Zeiss Planar T* FE 50mm f/1.4 ZA Lens Review

Zeiss Planar T* FE 50mm f/1.4 ZA Lens Review - John Riley reviews the Zeiss Planar T* FE 50mm f/1.4 ZA full-frame prime lens for Sony E-Mount cameras.

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Zeiss Planar T* FE 50mm F1.4 ZA in Interchangeable Lenses

Handling and Features
Performance
Verdict
Specification

Planar T* FE 50mm F1.4 ZA

Sony continues to introduce an ever increasing selection of high quality lenses and the new Sony Zeiss Planar T* FE 50mm f/1.4 ZA adds to the high end of the full frame FE mount arsenal. With a price tag that matches its impressive lineage it will take some extraordinary results to justify that premium price, so it is with high expectations that we look at this new lens to see how it matches up.

Zeiss Planar T* FE 50mm F1.4 ZA Handling and Features

Sony 50mm F1,4 Za On A7r Ii

The lens was provided for review with the Sony Alpha A7R II body and the 782g lens makes it a heavy and fairly bulky package that offers little if any physical advantage of bulk over a small traditional DSLR with, usually, a far more compact 50mm f/1.4 lens. However, the lens balances very well with the A7R II, especially when used with the EVF as opposed to the rear screen. A solid metal bayonet mount secures the lens firmly to the body, albeit with a minute amount of rotational play when clicked into place. Although this won't have any effect on the actual use or performance, it is interesting that so far this has not been seen with any of the third party lenses tested on this camera range.

Starting at the front of the lens, the bayonet fitting for the provided petal lens hood encloses a 72mm filter thread. The hood clicks into place precisely, but the actual plastic used is somewhat thinner than the other Sony/Zeiss hoods that we have seen. The actual lens itself is manufactured to a very high and precise standard, all controls operating smoothly with no play whatsoever.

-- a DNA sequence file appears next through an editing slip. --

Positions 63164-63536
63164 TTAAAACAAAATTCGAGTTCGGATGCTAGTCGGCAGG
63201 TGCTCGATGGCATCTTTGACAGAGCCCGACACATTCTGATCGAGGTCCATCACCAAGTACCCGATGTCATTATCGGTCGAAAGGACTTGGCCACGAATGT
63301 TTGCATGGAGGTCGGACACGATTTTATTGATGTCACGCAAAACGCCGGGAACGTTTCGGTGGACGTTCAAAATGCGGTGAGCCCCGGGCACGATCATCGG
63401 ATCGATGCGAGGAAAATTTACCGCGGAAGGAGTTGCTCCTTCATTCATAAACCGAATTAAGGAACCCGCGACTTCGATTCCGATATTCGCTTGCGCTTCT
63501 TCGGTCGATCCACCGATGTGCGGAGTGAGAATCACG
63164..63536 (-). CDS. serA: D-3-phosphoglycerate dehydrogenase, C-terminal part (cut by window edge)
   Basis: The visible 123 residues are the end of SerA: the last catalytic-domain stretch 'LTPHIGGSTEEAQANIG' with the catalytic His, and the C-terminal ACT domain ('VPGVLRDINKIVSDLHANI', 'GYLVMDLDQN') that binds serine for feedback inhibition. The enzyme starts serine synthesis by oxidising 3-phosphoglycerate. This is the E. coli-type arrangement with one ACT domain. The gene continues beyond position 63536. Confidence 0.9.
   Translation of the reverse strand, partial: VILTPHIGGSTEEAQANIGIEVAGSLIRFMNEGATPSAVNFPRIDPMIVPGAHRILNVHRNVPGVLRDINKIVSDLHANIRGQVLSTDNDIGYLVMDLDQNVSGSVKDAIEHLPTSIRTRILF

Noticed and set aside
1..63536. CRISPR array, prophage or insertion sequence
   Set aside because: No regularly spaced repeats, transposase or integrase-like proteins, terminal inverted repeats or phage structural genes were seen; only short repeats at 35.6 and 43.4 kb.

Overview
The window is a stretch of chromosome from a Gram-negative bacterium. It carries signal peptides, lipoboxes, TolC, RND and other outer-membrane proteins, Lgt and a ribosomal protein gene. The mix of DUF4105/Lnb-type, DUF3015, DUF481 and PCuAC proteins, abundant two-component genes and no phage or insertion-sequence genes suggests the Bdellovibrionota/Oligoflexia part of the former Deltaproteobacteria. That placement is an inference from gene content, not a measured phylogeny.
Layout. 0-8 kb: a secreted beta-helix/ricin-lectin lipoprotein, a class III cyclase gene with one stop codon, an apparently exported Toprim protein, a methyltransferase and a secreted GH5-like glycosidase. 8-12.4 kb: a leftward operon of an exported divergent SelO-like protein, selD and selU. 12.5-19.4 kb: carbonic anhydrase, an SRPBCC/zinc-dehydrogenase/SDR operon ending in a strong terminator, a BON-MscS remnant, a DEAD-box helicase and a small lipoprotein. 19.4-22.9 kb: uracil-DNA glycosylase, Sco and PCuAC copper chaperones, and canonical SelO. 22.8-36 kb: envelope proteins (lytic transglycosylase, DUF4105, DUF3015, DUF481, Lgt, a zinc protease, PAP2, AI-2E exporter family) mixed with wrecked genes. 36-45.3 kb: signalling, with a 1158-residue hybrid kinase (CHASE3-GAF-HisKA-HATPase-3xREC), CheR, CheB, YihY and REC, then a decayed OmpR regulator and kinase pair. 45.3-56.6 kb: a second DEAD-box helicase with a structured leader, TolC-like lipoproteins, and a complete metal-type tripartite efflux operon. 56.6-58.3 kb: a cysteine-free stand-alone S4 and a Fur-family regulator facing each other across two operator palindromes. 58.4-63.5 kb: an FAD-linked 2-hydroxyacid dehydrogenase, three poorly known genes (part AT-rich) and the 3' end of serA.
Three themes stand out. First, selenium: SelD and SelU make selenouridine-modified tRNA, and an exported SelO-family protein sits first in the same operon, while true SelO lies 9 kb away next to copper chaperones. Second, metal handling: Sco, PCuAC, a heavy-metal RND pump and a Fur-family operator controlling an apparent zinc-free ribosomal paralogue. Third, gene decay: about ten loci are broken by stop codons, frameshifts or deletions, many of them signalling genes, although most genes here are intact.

The 11 diaphragm blades can be clearly seen, providing an almost perfectly circular aperture. With this lens the aperture is always at the setting dialled in, both for viewing and for the actual exposure. This does not seem to have any detrimental effect on focusing as the action is fast and very accurate. Focusing is also extremely quiet, thanks to the SSM (Super Sonic Wave) motor.

The focus-by-wire manual focusing ring is generously wide and very smooth in action. There are two switches, one to select AF/MF and the second to deselect the click stops on the aperture ring, a feature especially useful for video shooting. There is a choice of method for selecting the aperture. The beautifully engineered aperture ring is click stopped in one-third of a stop increments or, if set to the A mark, the camera can be used to set the value instead.


Sony 50mm F1 4 FE Zeiss Tstar Lens (4)

The lens specification is 12 elements in 9 groups, a design rather more complex than the original Planar that it is based upon. It includes one Advanced Aspherical, one Aspherical and one ED (extra low dispersion) element. IF (Internal Focusing) means that the lens does not rotate nor does the length change as we focus down to the 0.45m (1.48') closest distance. This gives a maximum magnification of 0.15x. This is exactly what would be expected from a traditional 50mm lens. The weight of the lens is quoted as 778g, and actually measures at 782g, less caps or hood.